Agile Coaching Agile Methodologies Agile Leadership Scrum DevOps & Automation Technical Leadership Team Building Visual Studio Team Services Team Foundation Server
Chicago, Illinois, United States
I am a software consultant turned Microsoft evangelist turned software consultant (again) turned agile coach turned Director, turned People Lead. What's a People Lead? I handle all things "people". I focus on fostering an environment where people can truly thrive by attracting, training, and supporting amazing humans here at Polaris Solutions.
My goals include contributing to a culture that values diversity, experimentation, community, vulnerability, and safety. I am passionate about building an environment where people are challenged, feel valued, and can do work they truly love and can be proud of.
When I am not a #PeopleOps engineer, I love playing board games, pretending to be good at CrossFit and boxing, I am an aspiring crafty diva, and an avid gardener. I feel like my husband and I are constantly working on our 100+ year old house in Oak Park, with the "help" of our two ornery chickens Betsy and Gertrude, and our rambunctious GSP named Sadie.
Building the “perfect team” seems like an impossible task these days. Can a truly “cross-functional” team even be built? How do you get introverts and extroverts (yes, they DO exist in IT) to play nice? Seems like these days you practically need a degree in psychology to get this right. But you don’t.
Over the course of my career, I’ve worked with my clients and my company to develop high functioning teams. I’ve found that regardless of focus (software development, marketing, sales), there are patterns to what makes teams successful, and what can hold them back from greatness.
- Are you spending time understanding what the individual members of the team need to be successful or are you trying “one size fits all” solutions?
- Are you creating a safe and supportive environment to foster experimentation and learning, or are you doing the same old stuff you’ve always done, wondering why you don't see better results?
- Are you leveraging people’s individual strengths and balancing the team as a whole or just putting whomever is available on a team and hoping for the best?
In this talk, I’ll cover a couple of tools for understanding the needs and strengths of your individual team members, identifying strength gaps, and action items for creating a happy and well-balanced team that can get it done!
How many times have you been asked to deliver on metrics that did not make sense, that were counterproductive to the team's effectiveness, or that were seemingly impossible to collect? Often times, the metrics being collected are the ones that are easy, but not necessarily the ones that matter.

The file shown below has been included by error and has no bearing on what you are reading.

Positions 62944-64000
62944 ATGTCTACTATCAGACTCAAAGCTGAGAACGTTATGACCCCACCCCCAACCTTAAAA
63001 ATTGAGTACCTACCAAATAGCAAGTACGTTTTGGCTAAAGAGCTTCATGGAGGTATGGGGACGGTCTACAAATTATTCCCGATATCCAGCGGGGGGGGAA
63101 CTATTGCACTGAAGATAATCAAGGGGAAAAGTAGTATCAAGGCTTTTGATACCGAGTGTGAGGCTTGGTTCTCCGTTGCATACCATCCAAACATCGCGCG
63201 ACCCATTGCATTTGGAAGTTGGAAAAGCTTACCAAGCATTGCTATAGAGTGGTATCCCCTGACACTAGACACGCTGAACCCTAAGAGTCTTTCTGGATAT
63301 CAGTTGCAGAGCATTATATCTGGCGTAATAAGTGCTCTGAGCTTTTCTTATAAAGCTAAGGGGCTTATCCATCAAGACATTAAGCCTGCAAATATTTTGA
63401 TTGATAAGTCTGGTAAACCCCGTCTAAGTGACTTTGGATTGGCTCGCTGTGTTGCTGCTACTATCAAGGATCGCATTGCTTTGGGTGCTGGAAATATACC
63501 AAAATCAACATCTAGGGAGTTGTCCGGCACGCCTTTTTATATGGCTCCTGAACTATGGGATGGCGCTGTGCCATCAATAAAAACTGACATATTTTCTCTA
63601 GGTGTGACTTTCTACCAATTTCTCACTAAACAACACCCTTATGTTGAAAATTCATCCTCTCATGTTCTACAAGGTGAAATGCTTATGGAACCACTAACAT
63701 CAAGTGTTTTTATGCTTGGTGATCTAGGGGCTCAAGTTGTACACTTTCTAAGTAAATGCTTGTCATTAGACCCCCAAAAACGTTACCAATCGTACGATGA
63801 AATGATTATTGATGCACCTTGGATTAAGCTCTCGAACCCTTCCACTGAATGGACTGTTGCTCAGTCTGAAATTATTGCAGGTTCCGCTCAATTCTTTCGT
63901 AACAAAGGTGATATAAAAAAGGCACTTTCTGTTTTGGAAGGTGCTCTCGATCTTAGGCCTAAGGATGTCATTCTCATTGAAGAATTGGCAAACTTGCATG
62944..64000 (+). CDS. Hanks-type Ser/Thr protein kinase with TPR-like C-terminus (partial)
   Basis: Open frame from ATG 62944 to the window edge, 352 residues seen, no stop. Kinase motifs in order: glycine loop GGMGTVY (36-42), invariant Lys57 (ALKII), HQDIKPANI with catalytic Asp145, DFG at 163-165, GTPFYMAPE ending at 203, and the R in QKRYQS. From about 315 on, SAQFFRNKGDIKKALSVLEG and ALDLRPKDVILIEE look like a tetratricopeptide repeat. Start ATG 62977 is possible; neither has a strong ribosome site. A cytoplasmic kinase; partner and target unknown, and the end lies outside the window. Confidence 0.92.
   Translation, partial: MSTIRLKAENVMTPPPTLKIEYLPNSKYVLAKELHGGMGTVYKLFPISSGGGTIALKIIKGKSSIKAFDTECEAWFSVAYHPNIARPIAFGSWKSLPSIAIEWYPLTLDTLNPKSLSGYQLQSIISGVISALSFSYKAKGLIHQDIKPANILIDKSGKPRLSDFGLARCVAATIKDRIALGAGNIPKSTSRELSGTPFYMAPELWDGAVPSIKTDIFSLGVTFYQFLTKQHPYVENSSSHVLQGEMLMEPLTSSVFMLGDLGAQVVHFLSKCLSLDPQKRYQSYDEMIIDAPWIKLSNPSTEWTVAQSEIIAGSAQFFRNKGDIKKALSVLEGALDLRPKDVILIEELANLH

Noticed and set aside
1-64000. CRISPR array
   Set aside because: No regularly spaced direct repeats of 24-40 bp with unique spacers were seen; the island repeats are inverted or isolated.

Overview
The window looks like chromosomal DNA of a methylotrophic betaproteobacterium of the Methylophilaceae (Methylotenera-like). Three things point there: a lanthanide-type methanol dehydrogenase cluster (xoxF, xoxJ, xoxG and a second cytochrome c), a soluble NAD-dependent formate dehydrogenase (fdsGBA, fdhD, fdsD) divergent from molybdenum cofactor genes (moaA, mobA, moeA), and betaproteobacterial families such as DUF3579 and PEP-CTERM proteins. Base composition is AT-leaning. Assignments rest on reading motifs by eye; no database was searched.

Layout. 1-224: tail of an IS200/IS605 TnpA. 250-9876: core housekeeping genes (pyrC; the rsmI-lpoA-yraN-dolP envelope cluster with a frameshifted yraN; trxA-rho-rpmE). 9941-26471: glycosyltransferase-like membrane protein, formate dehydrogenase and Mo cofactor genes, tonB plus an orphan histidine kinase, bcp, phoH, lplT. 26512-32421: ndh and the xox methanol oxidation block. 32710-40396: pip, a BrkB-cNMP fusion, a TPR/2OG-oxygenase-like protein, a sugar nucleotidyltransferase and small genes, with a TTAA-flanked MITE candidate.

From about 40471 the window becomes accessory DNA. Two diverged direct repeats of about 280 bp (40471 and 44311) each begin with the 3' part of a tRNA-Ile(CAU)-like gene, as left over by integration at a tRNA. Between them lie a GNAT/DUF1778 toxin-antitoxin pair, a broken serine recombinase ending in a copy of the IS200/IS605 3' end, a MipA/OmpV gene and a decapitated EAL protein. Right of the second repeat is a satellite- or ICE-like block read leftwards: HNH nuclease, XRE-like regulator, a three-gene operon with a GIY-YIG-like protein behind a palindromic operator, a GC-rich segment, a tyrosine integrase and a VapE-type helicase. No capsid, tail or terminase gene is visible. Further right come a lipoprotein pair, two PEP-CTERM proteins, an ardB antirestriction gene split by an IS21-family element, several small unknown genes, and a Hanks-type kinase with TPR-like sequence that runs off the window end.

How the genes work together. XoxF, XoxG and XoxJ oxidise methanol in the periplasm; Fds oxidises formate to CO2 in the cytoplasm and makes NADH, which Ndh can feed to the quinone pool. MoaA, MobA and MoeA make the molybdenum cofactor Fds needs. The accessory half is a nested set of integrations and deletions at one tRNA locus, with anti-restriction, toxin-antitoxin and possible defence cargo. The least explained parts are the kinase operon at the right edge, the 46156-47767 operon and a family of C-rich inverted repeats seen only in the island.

When it comes to software delivery, lean and agile practices and methodologies have clearly taken the lead. In the spirit of Kaizen, this session will take a look at the measures we can and should collect from agile teams, why these metrics are relevant and interesting, and how we can use them to help our teams continuously improve.
In the 20 or so years since I joined the tech community, I moved from an attitude of "please leave me alone in my cube to code and whatever you do don't talk to me!" to well, giving talks on the importance of communication in the software world. The tools and techniques I've come to know and love have changed over time, but a few things have remained constant.
1) Communicating openly and honestly can be HARD
2) Speaking from a place of vulnerability is RIDICULOUSLY HARD
3) Without 1 and 2 you're going to really struggle to be an effective and happy member of ANY software team
OK, there's a 4th thing.
4) The days of working alone in your cube like a hermit are largely over for software folks. It really doesn't have to suck. I swear it doesn’t.
During my brief time with you, I’m going to rumble with some tough topics and share some of my own embarrassing and enlightening stumbles. It will include things like delivering “bad news” to clients and/or managers and feeling really good about it, managing conflict with team members in healthy and productive ways, and delivering feedback without feeling like you (or the receiver) will vomit. These things are all very possible, and not that hard to master once you have some key tools and insights in your tool belt.
Feedback makes the world go around, and let’s be honest, most of us are BAD at feedback. We’re bad at giving it, we’re bad at receiving it. Without feedback, it is exponentially more difficult to focus on the things that will help us to continuously improve. So if feedback is critical to us growing and thriving, why aren’t we all excitedly showering each other with feedback all the time?
OK, so there really is no hack or cheat here, it’s hard work. As a manager of many, I can help you get a good foothold on where to start and tell you where the bodies are buried so you avoid some of the mistakes I’ve experienced over the years. In my experience, feedback isn’t happening because feedback feels risky, vulnerable, scary, even downright anxiety-inducing. Feedback is also something we’re not trained to do well, and bad habits like the “feedback sh*t sandwich” is still a common practice. Feedback can feel like a personal and professional minefield, and it doesn’t have to!
In this session, we’ll warm up with an overview of what feedback is and is not. We’ll also review the qualities of high-quality feedback, as well as the other kinds of feedback so you know the difference. We’ll finish off with a quick summary of some “tips and tricks” to getting comfortable with giving and receiving candid feedback that has worked really well for me. You’ll be a feedback champion before you know it!